Standard accounts of Rubens’ life differentiate his public career as a painter and diplomat from the decade of his retirement when his work focused on his private life, largely featuring his second wife, Hélène Fourment and their young family.
The originality of Lisa Rosenthal’s Gender, Politics and Allegory in the Art of Rubens lies in the author’s ability to bridge this shift in his œuvre by discerning links between the artist’s public and private imagery. For example, she points to the political metaphor as well as the private aspect of the family in the pictures painted for Charles I in London, including the Banqueting Hall ceiling and Minerva Protects Pax from Mars, in which a lactating mother surrounded by children embodies the benefits of peace, threatened by the god of war.
The apparent centrality of female bodies in Rubens’ art may have obscured their significance, even to Rubens experts. Women appear as representations of classical deities (for instance, Venus), as personifications of ideas (such as Victory), as depictions of the Virgin or in representations of Hélène, “young, beautiful, desirable and fruitful”. The associations of these female subjects is generally positive, and Dr Rosenthal notes the connection between the persuasiveness of the artist’s political and religious subjects and the sensual power of his painting, which often exceeds the dry programmes he was commissioned to illustrate.
Unusually well-born and educated for an artist of his era, Rubens was well equipped to handle complex allegories, historical and mythological subjects. In this writer’s view, however, even supposedly unambiguous imagery shows tensions between the intended meanings and deeper problems in the social construction of gender. The author’s most interesting decision is to focus on male identity, involving the subject, the viewer and the artist himself.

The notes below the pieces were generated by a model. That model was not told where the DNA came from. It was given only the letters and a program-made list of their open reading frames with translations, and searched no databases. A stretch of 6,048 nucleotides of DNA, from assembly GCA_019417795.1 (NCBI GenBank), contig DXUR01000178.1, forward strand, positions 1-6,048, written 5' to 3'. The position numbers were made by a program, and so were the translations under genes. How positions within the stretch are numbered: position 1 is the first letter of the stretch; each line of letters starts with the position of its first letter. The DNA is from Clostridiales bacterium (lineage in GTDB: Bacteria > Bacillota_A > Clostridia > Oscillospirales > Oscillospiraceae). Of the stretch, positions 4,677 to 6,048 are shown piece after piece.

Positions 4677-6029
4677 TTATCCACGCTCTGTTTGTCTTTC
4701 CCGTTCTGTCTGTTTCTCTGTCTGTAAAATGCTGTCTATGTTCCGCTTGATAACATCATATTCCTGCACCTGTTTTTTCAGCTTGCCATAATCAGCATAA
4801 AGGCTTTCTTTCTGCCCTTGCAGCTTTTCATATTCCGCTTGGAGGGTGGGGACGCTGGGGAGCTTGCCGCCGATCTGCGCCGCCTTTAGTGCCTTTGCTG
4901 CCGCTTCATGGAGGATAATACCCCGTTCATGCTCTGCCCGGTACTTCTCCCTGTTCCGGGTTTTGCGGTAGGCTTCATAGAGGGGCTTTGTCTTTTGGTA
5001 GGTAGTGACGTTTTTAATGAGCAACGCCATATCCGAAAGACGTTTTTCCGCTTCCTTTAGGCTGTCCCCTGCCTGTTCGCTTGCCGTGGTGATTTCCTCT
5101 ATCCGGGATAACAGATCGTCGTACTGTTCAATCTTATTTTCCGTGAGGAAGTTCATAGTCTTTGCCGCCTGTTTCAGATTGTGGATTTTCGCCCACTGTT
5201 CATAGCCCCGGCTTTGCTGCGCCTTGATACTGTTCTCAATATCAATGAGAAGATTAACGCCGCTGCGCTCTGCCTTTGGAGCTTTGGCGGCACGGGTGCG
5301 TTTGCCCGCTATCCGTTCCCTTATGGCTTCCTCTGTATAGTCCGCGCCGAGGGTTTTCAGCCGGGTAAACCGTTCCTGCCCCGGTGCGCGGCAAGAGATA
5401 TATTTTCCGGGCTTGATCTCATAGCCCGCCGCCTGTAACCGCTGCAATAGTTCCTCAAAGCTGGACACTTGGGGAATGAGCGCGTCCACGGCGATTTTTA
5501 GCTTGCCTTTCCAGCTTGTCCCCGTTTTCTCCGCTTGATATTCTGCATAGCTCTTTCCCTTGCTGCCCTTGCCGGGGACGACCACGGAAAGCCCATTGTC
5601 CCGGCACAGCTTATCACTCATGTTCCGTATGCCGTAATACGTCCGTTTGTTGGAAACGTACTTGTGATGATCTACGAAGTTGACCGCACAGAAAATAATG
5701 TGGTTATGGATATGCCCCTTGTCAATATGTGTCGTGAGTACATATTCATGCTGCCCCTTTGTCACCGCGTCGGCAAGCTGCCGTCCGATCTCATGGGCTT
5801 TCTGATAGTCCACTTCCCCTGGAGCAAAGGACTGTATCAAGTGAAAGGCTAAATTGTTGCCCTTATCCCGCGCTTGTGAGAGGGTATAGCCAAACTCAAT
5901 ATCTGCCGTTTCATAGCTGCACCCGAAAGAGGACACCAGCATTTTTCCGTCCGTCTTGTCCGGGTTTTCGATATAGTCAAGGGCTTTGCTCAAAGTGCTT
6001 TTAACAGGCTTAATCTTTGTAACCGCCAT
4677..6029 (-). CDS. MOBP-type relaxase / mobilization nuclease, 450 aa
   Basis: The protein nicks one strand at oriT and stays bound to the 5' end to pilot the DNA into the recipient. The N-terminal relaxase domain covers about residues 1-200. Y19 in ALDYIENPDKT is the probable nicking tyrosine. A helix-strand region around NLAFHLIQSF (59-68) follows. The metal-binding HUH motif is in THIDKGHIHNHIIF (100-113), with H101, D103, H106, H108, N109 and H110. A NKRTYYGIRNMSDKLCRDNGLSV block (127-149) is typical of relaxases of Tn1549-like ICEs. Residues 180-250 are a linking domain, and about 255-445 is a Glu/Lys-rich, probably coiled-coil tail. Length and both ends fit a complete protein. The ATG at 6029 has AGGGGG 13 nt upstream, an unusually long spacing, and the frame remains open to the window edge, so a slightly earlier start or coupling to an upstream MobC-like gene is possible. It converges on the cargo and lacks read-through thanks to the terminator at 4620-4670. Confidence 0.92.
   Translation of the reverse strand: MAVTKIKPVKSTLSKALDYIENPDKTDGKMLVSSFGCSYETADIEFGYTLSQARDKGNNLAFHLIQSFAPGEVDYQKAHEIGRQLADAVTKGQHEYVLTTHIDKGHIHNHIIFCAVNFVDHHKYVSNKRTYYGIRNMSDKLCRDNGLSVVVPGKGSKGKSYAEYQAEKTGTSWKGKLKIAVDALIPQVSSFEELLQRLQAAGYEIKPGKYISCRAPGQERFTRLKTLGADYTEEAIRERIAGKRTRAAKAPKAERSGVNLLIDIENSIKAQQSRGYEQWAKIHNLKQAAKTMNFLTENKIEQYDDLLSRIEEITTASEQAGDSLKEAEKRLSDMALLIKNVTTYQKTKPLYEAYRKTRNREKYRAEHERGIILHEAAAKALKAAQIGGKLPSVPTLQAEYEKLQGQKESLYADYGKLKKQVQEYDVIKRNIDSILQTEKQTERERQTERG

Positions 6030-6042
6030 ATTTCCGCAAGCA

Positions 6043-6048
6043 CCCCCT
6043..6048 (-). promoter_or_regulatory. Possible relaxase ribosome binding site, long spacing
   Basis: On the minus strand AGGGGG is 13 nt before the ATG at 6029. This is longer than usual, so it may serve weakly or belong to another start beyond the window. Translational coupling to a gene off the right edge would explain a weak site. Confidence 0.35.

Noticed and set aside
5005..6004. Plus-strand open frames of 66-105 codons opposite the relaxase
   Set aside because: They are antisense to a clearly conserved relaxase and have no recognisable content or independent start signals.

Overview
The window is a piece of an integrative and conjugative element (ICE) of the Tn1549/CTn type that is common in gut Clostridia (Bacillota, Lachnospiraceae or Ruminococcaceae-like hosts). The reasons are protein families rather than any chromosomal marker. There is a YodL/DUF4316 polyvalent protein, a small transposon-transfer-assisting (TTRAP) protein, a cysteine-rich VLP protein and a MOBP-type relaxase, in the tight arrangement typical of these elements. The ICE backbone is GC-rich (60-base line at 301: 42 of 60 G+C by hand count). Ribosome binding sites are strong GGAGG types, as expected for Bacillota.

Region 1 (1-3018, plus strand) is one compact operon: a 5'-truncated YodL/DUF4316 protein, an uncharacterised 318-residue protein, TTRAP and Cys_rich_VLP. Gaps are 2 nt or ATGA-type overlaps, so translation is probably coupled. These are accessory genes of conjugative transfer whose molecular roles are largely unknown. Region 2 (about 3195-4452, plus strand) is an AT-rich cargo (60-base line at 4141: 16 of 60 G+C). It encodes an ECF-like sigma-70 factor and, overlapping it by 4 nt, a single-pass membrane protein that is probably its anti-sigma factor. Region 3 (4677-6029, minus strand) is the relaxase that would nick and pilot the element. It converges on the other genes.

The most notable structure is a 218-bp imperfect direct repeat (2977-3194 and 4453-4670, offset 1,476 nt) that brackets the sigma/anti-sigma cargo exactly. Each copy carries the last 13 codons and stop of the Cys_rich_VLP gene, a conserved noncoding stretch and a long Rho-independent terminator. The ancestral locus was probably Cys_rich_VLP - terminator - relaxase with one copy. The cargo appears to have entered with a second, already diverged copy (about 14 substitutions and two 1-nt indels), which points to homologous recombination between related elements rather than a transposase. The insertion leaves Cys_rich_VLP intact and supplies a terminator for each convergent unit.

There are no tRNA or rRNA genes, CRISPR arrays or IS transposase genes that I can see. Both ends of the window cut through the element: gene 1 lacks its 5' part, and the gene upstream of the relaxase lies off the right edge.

Stereotypically “macho” images of masculinity proliferate in Rubens’ art, the most characteristic being the military hero depicted in full Roman armour. A revealing analysis of The Hero Crowned by Victory points out the erotic proximity of the nude blonde Victory, pressing her exposed flesh against the hero’s breastplate to crown him with laurel leaves. He averts his gaze, having supposedly abjured temptation represented by the dejected Luxury (Victory’s twin), but the body language of both females undermines this message. Such issues of interpretation may originate in the artist’s stated aim of rendering figures from ancient sculpture as living flesh—the abstract concepts becoming disconcertingly real.
In the last chapter, Rubens’ self-portraits are shown to suggest confidence in a masterful paternal image. But his male subjects, himself included, often seem simultaneously attracted to and repelled by females, being typically located outside the family or a circle of female figures.
Dr Rosenthal supports her arguments with references to sources ranging from Machiavelli to Justus Lipsius, as well as utilising feminist and psychoanalytical approaches. The documentation of Rubens’ inner uncertainties allows for the emergence of a more vulnerable and appealing view of this Olympian artist.